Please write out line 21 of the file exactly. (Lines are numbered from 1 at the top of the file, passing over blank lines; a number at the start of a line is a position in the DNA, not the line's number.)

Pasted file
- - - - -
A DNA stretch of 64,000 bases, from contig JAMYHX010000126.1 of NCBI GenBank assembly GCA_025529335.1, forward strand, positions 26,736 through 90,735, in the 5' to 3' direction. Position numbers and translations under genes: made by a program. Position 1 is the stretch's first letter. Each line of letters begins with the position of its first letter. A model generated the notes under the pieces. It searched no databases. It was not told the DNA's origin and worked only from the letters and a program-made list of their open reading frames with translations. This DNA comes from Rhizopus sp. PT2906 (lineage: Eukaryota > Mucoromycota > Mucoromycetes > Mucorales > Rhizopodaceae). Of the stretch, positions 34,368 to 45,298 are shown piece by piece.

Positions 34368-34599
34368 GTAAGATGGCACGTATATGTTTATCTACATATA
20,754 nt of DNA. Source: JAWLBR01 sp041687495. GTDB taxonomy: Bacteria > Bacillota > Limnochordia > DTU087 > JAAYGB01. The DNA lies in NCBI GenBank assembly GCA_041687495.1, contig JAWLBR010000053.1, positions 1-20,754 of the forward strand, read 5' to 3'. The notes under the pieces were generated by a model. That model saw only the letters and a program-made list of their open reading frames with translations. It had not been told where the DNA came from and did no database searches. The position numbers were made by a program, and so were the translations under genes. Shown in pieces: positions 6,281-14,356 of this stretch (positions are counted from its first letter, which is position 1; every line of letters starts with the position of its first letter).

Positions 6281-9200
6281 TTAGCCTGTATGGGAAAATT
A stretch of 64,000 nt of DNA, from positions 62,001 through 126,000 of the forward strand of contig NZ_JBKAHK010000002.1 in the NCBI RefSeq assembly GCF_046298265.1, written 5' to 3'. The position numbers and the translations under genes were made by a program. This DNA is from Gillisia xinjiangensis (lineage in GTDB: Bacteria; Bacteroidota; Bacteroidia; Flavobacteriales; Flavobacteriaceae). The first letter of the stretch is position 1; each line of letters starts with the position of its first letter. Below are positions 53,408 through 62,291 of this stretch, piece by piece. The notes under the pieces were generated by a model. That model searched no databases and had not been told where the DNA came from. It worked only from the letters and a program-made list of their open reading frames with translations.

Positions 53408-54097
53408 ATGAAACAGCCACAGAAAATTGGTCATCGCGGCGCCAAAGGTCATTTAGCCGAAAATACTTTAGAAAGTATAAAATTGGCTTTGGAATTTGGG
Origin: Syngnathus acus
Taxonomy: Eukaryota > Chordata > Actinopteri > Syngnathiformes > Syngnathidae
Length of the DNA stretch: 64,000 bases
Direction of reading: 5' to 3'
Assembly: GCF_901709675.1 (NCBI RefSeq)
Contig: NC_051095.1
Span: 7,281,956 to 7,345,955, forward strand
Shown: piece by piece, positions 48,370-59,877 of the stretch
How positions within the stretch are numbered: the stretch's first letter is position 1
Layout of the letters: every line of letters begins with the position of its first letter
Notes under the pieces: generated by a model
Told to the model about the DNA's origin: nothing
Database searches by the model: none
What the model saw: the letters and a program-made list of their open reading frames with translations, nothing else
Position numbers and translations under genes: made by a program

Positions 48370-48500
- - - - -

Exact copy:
Told to the model about the DNA's origin: nothing